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Old 06-10-2008, 11:10 PM   #21
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Re: building a fuel miser bus.

An interesting point I learned from Tim at United Truck Body is that new buses are all coming with 5 or 6 speed Allison overdrives with lockup on the converters. These transmissions are leaps and bounds ahead of the AT545's and even MT643's when looking at mileage capability. So what do they do? They put lower gears in the axles so they spin the same RPM's with the overdrives as the old direct transmissions. This is to aid in getting the buses moving easier and faster, but doesn't do much for mileage. But new buses ARE getting better mileage. I think a lot of that has to do with the huge advances in electronics to control the engines. I still firmly believe the most advanced diesels are a solid 10 years behind modern gas engines in terms of computer controls, but that also means there is a lot of hope for the future.
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Old 06-11-2008, 01:02 PM   #22
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Re: building a fuel miser bus.

the newest generation of ACERT tier 3 & 4 engines are right on top of the electronicly controlled / managed engines, they are required to meet strict air quality and emission laws by California Air Research Board(CARB) as well as federal EPA standards. The electrionc diesels are capable of sensing a loss of 2 mph while in cruise controll mode and automatically changing the calibration to increase HP by as much as 50% to maintain the preset highway speed, as soon as the power is no longer needed it returns to the lowerpower rating to conserve fuel comsumption and lower emissions. I think that that is comparable to or better than the management systems available for use on gas engines. Well actually very comparable when you consider the mechanical differences between gas and HD diesel engines.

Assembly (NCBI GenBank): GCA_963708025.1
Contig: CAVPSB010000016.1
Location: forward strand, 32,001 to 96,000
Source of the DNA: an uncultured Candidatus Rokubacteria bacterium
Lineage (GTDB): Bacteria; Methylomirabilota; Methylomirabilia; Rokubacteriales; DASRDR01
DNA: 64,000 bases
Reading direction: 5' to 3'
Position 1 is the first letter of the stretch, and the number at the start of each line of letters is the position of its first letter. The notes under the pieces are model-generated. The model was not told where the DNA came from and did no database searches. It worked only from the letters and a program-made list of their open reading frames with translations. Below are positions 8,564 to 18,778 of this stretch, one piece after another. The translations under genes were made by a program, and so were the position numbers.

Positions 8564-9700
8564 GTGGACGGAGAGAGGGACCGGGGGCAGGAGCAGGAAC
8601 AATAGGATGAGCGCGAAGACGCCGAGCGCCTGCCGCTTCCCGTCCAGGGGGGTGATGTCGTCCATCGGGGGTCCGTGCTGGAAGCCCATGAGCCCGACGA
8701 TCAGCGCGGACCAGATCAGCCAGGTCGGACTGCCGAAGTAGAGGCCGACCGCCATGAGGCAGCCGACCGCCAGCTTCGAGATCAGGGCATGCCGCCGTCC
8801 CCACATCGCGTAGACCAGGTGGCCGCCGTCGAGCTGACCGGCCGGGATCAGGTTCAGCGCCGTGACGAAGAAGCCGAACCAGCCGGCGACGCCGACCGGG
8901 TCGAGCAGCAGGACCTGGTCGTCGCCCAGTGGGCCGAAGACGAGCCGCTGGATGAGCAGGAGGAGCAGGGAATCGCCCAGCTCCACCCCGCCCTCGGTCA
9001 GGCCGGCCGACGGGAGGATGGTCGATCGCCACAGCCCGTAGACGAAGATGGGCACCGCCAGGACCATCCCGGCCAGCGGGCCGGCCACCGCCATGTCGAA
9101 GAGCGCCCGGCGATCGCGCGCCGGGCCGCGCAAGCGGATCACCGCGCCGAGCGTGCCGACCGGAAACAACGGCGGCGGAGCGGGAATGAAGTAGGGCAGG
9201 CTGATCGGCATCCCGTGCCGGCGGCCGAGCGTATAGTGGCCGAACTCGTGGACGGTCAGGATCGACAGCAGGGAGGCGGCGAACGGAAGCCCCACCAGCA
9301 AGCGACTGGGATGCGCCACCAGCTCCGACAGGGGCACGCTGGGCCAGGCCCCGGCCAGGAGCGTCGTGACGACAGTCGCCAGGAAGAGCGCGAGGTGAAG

the electronic management systems are in place/production today, It's just not old enough to be affordable for us in todays market, in 10 years or so when these buses are affordable we will all be buying the technology because it will be all that is available.

In the meantime remember that the torque converter on an automatic causes at least 10% power loss or inefficiency so a manual trans or lock up converter are desireable as well as a gear ratio that lets your engine develop good torque at a low rpm while runnung down the road at a reasonable speed.
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Old 06-11-2008, 01:59 PM   #23
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Re: building a fuel miser bus.

But OBDII cars are capable of sensing a misfire by a minute change in crankshaft speed at 6000 RPM. This means they can see that one cylinder out of 8 might not be firing to its full potential and causing the crankshaft to "slow down" 100 times per second, thus setting the malfunction indicator light. That's pretty darn impressive if you ask me!

It will be interesting when these newer, more expensive buses start hitting the skoolie market. I'm pretty comfortable working on my old mechanical Bosch-injected engine because it is so simple. I don't know what's going to happen with a new, more expensive one. I am going to end up buying a Genisys update with medium duty truck infor on it BESIDES the cars? Oofda! That could double the price of a bus!